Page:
About This Simulation
In the Enzyme Kinetics Lab, students learn how substrates are converted into products by catalysis. Additionally, students learn about the kinetics of enzyme involving the Michaelis-Menten equation and various rate constants. Content regarding DNA mutation and hyperactivity are also covered. In this lab, students run experiments using the enzyme Alcohol Dehydrogenase on a wild and mutant type to learn about Asian Glow syndrome.
Using spectrophotometer to measure enzyme reaction
Students access a fully equipped workbench where they prepare the Alcohol Dehydrogenase reaction and measure the product of Acetylaldehyde using a spectrophotometer. Students learn about the concept of spectrophotometer, how to prepare a master mix and how to calculate dilution. Students prepare a reaction in a 1 ml cuvette and measure the amount of product formed using the spectrophotometer.
Supplementary 3D animation illustrates what happens on the molecular level when the substrate and co-factor enter the active site; dialog explains the situation as product is formed. Students are also prompted with quiz questions during the 3D animation to test their understanding on concepts. In the interactive animation, students identify the substrate by clicking on the different molecules.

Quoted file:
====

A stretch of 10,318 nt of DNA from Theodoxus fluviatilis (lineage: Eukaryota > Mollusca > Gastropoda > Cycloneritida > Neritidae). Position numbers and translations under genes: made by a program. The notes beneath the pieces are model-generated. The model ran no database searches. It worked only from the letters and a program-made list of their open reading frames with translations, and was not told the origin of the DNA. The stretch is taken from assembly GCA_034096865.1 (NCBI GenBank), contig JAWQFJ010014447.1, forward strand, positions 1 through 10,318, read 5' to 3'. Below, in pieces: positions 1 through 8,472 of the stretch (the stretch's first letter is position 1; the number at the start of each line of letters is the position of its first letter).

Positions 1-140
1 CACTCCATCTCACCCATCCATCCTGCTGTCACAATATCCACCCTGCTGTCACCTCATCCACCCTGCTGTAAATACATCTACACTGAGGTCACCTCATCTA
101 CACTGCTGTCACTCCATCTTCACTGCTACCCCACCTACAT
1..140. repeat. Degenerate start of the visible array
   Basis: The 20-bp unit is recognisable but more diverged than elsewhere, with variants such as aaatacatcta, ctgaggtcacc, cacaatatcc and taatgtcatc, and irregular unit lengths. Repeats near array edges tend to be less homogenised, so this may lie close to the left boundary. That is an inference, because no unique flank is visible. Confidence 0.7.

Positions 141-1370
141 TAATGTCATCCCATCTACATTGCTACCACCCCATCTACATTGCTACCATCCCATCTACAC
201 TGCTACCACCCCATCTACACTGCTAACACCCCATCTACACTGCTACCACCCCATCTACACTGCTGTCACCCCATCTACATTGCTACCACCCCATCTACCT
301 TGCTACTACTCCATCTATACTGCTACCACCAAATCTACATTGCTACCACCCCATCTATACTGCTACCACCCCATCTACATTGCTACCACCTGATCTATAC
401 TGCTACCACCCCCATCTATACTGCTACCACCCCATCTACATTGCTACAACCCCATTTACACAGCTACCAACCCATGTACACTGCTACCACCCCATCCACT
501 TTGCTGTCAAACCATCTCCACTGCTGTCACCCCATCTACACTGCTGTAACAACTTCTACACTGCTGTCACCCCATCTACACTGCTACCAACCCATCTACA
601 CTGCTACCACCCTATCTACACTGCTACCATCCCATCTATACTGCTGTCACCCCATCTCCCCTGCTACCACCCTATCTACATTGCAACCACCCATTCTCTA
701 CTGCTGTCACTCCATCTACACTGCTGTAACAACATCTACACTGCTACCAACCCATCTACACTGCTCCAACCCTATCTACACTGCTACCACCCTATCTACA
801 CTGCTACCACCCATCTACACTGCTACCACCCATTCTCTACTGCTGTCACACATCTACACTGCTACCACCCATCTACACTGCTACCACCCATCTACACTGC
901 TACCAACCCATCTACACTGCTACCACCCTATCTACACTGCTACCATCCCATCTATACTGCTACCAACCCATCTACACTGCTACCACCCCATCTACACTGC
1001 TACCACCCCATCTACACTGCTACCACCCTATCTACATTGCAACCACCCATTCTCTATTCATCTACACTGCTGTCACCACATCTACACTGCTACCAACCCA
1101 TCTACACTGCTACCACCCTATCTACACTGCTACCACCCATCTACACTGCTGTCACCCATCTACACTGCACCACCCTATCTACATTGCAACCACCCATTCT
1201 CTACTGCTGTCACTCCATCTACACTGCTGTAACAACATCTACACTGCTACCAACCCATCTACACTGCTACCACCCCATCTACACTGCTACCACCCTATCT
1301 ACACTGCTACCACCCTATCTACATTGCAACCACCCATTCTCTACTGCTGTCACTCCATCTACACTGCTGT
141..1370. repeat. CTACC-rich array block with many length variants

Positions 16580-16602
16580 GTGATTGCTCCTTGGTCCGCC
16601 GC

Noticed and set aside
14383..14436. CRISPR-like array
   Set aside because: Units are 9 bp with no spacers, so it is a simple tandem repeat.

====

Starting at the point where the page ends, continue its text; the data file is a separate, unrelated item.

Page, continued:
For every measurement, students receive a progress curve displaying amounts of product formed over time. At the end of the experiment, results are presented as an Excel spreadsheet. Students must analyze their outcome data and plot their own Michaelis-Menten graph to find the Km and Vmax for each enzyme. By comparing Km and Vmax values of the wild type vs. mutant Alcohol Dehydrogenase, students will be able to understand the Asian Glow syndrome. With the newly added module of enzyme inhibition, students are asked to perform different enzyme inhibition experiments using three different inhibitors. To begin, Students measure product formation using several inhibitor concentrations, extract the data, create their own Lineweaver-Burk plot and solve the Ki.
We have recently upgraded the Enzyme Kinetics lab by implementing a mathematically based simulator. This provides students with a larger flexibility in conducting their experiments. Students can change parameters such as substrate concentrations, enzyme concentrations, temperature or pH and receive the corresponding results. In this semi-guided module, students may experiment with different parameters in order to find the optimal temperature and pH to reach the highest initial reaction rate.
Upon completing the Enzyme Kinetics lab, students will be familiar with the kinetics of enzyme Alcohol Dehydrogenase, performing the experiment as well as analyzing the data outcome. By using a real life example of Alcohol Dehydrogenase and the Asian Glow syndrome, students will be able to understand about enzyme kinetics and relate it to their own daily life.